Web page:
All of a sudden, I spot an etching on the ground that I’m clearly not imagining. I whip out my camera and prepare to take a shot, when the plane suddenly tilts severely to one side, and my stomach ends up somewhere between my ears.
“On your left you see the Whale,” Pedro announces proudly. He tilts the plane even more so we can all gaze straight out the left hand windows to the image on the ground – not that any of us have our eyes open at this point. “Now I will circle the Whale so the passengers on the right can see…”
We moan as the plane makes a sharp curve and another wave of nausea rolls through the cabin. Now I know why we were instructed not to eat breakfast before boarding.
After the Whale we see the Triangle and Trapezoid shapes, followed by the Astronaut, Monkey, Dog, Condor, and Hummingbird.
An Unobstructed View
Pedro announces each image as we approach, then does several loops around the figure so each passenger has an unobstructed view for picture-taking.
If he took a look around the cockpit, he’d realize everyone’s eyes are closed, and we are slumping slightly forward concentrating very hard on not being sick.
I hold my camera up to the window and haphazardly shoot photos without glancing at the viewfinder. At least I’ll be able to prove I was here. I’ll admire the Nazca lines through my photos, once I’m safely back on solid ground.The winds up here must be picking up, as our flight pattern seems a bit erratic. I wonder again how much control Pedro actually has, and how much we are being blown around.I dig my toes under the seat in front of me and try to ride out the sharp curves.
The airsick bag tucked into the back of the seat in front of me flaps reassuringly, as if to say, “I’m here if you need me”.The pilot’s concerned voice comes over my headset: “Is your friend okay?”I squinch my eyes open a crack and dare to peek beside me. Michelle’s eyes are tightly shut, and she refuses to open them when I elbow her.“I’m fine,” she mumbles, and I am free to focus on my own queasy stomach. I make eye contact with Pedro and nod that she is fine.
I notice the man in the front passenger seat is losing his breakfast into his airsick bag – I guess he missed the memo – and I quickly look away.After about fifteen minutes, I am getting used to the rolling conditions. I’m more alert as I snap photos of the geoglyphs, and even start wondering more about their history.
“Hey Michelle, can you pull out your guidebook? I want to know how old these babies are.”She lifts her head from between her knees and glares at me. “You have got to be kidding.” The plane lurches again and I lose all interest in history.
Back on Solid Ground
As soon as we feel the soft bump announcing our return to solid ground, we sit up straight and collect our belongings quickly.I fear that any second we will roar back up into the air and a crazed Pedro will yell, “Just kidding!”The second the plane lurches to a stop and the pilot announces “You may now…” we shove each other aside in our haste to exit the aircraft.Pedro hops out and leans casually against the wing, puffing out his chest importantly. You’d think he had just landed a jet liner. “Who would like me to sign their flight certificate?”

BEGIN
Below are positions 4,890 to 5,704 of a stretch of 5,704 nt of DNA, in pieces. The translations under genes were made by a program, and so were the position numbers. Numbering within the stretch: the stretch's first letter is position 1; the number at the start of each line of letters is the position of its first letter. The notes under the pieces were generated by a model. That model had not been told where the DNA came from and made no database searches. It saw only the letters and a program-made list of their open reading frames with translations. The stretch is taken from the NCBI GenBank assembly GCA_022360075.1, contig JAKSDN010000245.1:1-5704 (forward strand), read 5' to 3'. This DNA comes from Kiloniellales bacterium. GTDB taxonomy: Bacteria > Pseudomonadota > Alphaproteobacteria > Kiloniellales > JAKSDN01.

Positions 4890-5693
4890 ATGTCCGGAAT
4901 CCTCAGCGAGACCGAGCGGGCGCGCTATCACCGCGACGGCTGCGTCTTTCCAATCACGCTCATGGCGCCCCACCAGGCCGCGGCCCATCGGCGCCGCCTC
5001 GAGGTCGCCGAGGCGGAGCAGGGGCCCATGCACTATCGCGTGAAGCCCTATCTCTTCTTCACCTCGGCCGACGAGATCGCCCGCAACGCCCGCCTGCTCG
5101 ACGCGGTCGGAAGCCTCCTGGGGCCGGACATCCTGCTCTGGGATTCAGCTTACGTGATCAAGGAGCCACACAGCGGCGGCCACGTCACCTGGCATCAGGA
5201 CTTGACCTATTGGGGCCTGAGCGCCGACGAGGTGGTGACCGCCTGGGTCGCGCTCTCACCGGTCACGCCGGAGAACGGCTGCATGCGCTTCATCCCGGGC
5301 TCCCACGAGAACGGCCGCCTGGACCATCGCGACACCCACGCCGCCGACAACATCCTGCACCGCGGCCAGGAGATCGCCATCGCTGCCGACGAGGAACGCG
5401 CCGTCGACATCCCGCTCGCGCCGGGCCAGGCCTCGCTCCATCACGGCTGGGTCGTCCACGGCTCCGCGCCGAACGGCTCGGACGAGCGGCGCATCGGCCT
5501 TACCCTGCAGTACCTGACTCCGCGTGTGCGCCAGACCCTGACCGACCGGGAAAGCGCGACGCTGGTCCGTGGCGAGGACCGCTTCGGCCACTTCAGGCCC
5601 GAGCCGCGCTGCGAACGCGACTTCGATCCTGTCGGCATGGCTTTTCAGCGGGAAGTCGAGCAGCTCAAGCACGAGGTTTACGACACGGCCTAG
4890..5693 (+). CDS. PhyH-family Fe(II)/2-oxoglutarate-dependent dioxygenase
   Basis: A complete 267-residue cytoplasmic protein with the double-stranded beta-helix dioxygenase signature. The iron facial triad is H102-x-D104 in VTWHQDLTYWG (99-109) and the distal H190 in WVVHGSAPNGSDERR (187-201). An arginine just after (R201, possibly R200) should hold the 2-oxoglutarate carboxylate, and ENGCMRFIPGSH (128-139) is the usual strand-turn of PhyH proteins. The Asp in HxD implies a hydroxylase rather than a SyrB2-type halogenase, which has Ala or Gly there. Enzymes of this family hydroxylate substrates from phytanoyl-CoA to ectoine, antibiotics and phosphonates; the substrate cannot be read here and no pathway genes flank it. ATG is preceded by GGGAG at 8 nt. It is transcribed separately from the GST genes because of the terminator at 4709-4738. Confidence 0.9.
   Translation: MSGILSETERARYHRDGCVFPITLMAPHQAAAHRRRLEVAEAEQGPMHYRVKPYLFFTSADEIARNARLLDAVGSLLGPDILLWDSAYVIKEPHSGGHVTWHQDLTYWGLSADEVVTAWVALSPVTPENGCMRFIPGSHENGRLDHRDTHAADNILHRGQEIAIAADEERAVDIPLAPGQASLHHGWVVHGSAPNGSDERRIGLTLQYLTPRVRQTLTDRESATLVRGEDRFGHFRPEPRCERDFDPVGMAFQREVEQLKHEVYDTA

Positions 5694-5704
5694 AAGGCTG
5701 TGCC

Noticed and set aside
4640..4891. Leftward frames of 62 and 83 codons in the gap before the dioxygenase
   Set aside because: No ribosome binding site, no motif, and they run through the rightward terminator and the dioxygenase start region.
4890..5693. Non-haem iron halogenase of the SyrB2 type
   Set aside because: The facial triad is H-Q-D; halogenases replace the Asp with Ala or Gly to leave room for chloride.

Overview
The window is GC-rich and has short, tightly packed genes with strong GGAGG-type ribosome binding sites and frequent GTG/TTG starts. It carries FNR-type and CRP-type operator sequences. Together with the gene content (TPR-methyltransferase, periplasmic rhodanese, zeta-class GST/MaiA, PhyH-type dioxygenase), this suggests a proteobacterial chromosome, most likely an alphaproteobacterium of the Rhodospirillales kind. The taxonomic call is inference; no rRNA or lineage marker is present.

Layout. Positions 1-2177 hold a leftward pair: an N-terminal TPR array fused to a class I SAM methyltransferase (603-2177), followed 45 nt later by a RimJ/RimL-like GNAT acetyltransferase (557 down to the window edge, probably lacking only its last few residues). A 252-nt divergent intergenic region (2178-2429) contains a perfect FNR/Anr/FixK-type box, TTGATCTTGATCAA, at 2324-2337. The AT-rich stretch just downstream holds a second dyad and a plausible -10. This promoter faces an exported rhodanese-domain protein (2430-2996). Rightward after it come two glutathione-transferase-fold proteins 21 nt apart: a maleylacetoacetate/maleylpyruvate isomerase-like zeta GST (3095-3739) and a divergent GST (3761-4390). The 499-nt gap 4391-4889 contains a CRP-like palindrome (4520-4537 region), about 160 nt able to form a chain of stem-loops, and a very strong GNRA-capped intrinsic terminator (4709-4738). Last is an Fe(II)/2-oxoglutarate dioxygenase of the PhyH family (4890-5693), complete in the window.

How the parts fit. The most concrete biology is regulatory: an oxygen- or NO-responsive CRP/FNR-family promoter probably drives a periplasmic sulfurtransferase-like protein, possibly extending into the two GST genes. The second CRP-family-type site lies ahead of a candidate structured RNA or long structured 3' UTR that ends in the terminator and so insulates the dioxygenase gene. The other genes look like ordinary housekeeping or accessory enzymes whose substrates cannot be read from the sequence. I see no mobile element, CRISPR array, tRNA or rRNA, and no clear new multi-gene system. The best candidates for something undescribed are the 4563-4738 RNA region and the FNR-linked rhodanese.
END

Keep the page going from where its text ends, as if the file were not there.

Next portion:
Two passengers cover their mouth and run for the toilets, while the rest of us stay behind to get his autograph – hey, we’re tourists. If you can’t beat them join them.Michelle searches her pockets for change to buy a cool drink, while I try to catch my breath. We stumble to the airport, dizzy and nauseated, but proud that we now have certificates dubbing us “Honorary Aviators.“ That’s one more item to cross off life’s to-do list.
“Nearly puke while soaring above the Peruvian desert admiring humongous ancient drawings that look like a child’s oversized refrigerator art.” Check.When to GoThe best time to fly is between 8 and 10 in the morning, or between 2 and 4:30 in the afternoon, as other times throughout the day can be delayed due to haze. It’s a good idea not to eat right before your flight.Planes won’t take off until full, so keep in mind you may be waiting around the airport a bit.
You can buy tickets in advance from a travel agency, or directly on site from the airline offices. Purchasing a ticket at the airport will be only slightly cheaper, and will not include hotel pick-up or tours of the surrounding area.
Everyone in town will be willing to sell you a flight over the Nazca Lines – just make sure it’s with a reputable agency. Nazca is about a seven hour drive from Lima, a two hour drive from nearby Ica, and a 17 hour drive from Cuzco.
There are several bus agencies in Lima that stop at Nazca or Ica.Prices typically range from $30-$60 U.S. for a 35 minute flight, not including the airport tax. Flights will cost a bit more in the high season (June to September) than the low season (January to February) and can range from 35 minutes to 1.5 hours depending on how much you want to see.Tour packages often include hotel pick-up and drop off from Nazca or Ica.
Many tour packages also include an excursion to the nearby desert cemetery site of Chauchila, and some may include a dune buggy and sandboarding tour at the Huacachina oasis, or an excursion to the Ballestas Islands, both of which I highly recommend. It is also possible to take a (pricey) day tour to the Nazca Lines directly from Lima.
An Alternate View
Those who aren’t up for the adventure of boarding a small Cessna aircraft to soar over the Nazca Lines can glimpse them from the Mirador (Lookout) Observation Tower beside the Pan-American highway, a few miles north of Nazca. This isn’t nearly as impressive a view, and you can only see a couple of the geoglyphs.
Read Cassie Silva’s story: In the Land of Sand: Dune Surfing in Huacachina, PeruRead More GoNOMAD Stories About Peru
The airport tax is 20 soles NOT 20 dollars – don’t be fooled!
Cassie Silva is a writer, children’s theater director and globe-trotter who most recently spent two months traveling and volunteering her way across Peru.